Civil Litigation

Class Action Lawsuits

 

What Is a Class Action?

A class action lawsuit is a type of civil litigation brought by one or several individuals (known as the lead plaintiffs) on behalf of a larger group of victims (the class). When the damage affects many people, class actions are much easier to pursue than for each individual victim to file a separate lawsuit. For the courts to certify a certain case as a class action, the case must meet various criteria, including:

  1. The plaintiff(s) have a legitimate legal claim against the defendant(s);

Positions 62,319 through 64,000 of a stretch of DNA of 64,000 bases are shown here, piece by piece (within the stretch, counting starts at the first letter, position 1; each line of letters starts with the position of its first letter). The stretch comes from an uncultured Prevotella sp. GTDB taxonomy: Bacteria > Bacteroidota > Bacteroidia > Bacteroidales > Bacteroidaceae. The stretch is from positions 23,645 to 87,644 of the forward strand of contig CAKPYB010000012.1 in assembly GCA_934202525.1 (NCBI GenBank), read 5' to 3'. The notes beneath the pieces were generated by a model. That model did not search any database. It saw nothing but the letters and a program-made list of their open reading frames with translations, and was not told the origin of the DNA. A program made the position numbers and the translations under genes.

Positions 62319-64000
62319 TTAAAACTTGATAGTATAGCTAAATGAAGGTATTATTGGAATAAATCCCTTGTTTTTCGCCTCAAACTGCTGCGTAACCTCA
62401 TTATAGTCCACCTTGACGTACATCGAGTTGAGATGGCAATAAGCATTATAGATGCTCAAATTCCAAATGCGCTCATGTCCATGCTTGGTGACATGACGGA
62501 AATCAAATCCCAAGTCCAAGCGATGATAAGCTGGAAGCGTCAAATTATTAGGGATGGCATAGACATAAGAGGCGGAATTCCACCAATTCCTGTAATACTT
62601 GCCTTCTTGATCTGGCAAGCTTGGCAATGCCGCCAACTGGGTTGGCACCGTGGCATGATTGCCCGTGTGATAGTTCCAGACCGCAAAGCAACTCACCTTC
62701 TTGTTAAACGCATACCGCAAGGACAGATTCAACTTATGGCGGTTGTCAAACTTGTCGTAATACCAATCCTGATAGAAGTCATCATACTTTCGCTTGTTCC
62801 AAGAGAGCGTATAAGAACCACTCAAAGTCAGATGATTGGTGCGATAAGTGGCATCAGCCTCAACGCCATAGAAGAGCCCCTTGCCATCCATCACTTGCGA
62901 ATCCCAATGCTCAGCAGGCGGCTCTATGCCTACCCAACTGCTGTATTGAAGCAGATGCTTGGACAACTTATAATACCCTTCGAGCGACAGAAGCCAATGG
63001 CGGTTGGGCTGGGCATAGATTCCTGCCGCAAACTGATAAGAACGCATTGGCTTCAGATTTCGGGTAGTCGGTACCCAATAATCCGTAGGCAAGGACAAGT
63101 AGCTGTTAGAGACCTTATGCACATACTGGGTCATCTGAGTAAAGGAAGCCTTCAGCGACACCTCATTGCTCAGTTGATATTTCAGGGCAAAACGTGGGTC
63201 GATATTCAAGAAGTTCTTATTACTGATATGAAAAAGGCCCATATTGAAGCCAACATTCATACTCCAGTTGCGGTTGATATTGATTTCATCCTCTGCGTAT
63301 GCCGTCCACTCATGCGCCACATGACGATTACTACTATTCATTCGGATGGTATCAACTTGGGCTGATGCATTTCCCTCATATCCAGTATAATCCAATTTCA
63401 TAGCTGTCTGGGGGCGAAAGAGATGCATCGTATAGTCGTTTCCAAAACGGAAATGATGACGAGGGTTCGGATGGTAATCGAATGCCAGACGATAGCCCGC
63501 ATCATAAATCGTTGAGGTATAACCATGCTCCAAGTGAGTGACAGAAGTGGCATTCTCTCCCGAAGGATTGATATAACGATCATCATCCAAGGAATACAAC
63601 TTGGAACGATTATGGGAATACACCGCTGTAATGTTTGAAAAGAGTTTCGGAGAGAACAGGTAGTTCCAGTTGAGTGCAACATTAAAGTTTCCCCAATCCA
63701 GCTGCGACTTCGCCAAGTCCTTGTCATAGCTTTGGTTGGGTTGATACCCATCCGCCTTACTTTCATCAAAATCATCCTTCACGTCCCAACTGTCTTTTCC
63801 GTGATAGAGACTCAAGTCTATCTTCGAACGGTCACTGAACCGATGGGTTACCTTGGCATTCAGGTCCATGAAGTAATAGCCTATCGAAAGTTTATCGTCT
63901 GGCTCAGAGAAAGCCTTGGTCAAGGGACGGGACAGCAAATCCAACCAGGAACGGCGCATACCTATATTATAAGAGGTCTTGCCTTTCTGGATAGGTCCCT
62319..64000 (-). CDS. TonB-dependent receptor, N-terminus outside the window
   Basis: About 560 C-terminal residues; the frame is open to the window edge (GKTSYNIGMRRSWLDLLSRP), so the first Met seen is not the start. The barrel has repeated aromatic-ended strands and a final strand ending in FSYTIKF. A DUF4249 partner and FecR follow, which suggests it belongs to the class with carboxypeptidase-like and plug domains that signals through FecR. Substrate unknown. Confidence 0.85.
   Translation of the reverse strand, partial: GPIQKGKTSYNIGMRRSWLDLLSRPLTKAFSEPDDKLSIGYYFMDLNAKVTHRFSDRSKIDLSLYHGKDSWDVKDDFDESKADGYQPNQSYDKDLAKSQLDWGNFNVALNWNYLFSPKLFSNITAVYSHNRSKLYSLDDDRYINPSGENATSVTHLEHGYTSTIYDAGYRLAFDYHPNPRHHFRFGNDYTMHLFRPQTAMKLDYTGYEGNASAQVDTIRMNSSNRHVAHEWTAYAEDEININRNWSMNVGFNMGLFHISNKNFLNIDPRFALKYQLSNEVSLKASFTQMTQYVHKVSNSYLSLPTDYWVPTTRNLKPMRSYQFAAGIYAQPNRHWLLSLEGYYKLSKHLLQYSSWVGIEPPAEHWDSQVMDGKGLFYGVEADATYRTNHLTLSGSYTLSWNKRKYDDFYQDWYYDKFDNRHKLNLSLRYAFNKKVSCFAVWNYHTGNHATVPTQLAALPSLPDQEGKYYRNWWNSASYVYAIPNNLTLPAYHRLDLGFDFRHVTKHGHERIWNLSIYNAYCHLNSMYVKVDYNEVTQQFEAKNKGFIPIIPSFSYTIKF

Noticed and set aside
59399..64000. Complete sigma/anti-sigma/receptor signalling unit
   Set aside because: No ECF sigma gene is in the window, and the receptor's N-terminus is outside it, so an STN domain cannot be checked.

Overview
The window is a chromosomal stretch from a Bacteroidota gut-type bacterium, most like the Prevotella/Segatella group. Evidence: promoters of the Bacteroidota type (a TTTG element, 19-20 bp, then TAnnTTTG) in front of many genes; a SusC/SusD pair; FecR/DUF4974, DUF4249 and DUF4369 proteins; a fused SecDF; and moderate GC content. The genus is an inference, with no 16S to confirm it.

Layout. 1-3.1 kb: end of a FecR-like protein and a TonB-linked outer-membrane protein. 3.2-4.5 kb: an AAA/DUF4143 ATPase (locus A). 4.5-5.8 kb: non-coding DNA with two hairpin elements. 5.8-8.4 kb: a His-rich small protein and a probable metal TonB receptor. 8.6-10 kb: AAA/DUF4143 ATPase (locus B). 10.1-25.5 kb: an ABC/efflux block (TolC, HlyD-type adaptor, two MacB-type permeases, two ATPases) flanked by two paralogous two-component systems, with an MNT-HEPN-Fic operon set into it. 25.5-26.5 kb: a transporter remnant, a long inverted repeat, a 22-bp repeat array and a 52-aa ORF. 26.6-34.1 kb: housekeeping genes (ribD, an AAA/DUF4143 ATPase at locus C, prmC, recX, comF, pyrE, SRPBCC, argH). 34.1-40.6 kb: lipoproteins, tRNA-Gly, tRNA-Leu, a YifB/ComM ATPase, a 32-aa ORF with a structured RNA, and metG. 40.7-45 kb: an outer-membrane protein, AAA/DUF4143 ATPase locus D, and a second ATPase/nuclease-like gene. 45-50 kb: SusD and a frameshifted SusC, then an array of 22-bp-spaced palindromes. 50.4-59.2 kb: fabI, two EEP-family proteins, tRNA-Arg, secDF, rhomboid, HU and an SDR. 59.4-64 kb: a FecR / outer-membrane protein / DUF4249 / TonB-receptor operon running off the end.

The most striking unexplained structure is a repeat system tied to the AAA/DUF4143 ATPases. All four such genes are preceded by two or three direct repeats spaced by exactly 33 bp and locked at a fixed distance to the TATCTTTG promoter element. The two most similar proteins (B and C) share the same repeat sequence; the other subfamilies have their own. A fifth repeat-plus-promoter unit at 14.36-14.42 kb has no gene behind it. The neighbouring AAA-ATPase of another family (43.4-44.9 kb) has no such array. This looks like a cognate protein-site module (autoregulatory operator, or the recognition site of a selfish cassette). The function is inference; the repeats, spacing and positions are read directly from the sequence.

2. A larger group of people beside the plaintiff(s) have suffered damage in a similar manner; and
  3. The plaintiff(s) are typical of the class and can adequately represent the other victims.

Once the case has been certified as a class action lawsuit, the court will order that all affected victims be notified of the class action, and they will become part of the class unless they choose to opt out. When a settlement is reached, the courts will determine how to divide the recovery among the lead plaintiff(s) and the rest of the class.

Litigating a class action lawsuit can be a very complex process requiring years of commitment and numerous trial phases—but in the end, a successful outcome can result in compensation for a large number of victims. If you believe you have been victimized by a company or organization and that you are representative of a larger number of victims, McLachlan Law can help. Call our offices for more information.

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